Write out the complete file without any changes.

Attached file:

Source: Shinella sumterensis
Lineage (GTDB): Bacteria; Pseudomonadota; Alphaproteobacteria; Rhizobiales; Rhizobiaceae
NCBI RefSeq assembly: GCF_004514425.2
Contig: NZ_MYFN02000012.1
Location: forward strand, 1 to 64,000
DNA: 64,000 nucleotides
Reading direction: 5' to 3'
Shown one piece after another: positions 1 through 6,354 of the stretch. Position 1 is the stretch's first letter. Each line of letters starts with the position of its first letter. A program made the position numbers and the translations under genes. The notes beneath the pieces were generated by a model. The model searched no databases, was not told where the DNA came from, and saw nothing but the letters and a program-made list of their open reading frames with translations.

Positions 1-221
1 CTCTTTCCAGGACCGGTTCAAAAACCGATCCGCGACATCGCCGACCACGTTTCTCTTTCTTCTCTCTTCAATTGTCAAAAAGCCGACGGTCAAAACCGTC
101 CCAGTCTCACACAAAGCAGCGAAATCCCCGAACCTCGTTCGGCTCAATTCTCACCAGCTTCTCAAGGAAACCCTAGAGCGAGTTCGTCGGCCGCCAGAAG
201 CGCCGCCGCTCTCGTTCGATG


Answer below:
Source: Shinella sumterensis
Lineage (GTDB): Bacteria; Pseudomonadota; Alphaproteobacteria; Rhizobiales; Rhizobiaceae
NCBI RefSeq assembly: GCF_004514425.2
Contig: NZ_MYFN02000012.1
Location: forward strand, 1 to 64,000
DNA: 64,000 nucleotides
Reading direction: 5' to 3'
Shown one piece after another: positions 1 through 6,354 of the stretch. Position 1 is the stretch's first letter. Each line of letters starts with the position of its first letter. A program made the position numbers and the translations under genes. The notes beneath the pieces were generated by a model. The model searched no databases, was not told where the DNA came from, and saw nothing but the letters and a program-made list of their open reading frames with translations.

Positions 1-221
1 CTCTTTCCAGGACCGGTTCAAAAACCGATCCGCGACATCGCCGACCACGTTTCTCTTTCTTCTCTCTTCAATTGTCAAAAAGCCGACGGTCAAAACCGTC
101 CCAGTCTCACACAAAGCAGCGAAATCCCCGAACCTCGTTCGGCTCAATTCTCACCAGCTTCTCAAGGAAACCCTAGAGCGAGTTCGTCGGCCGCCAGAAG
201 CGCCGCCGCTCTCGTTCGATG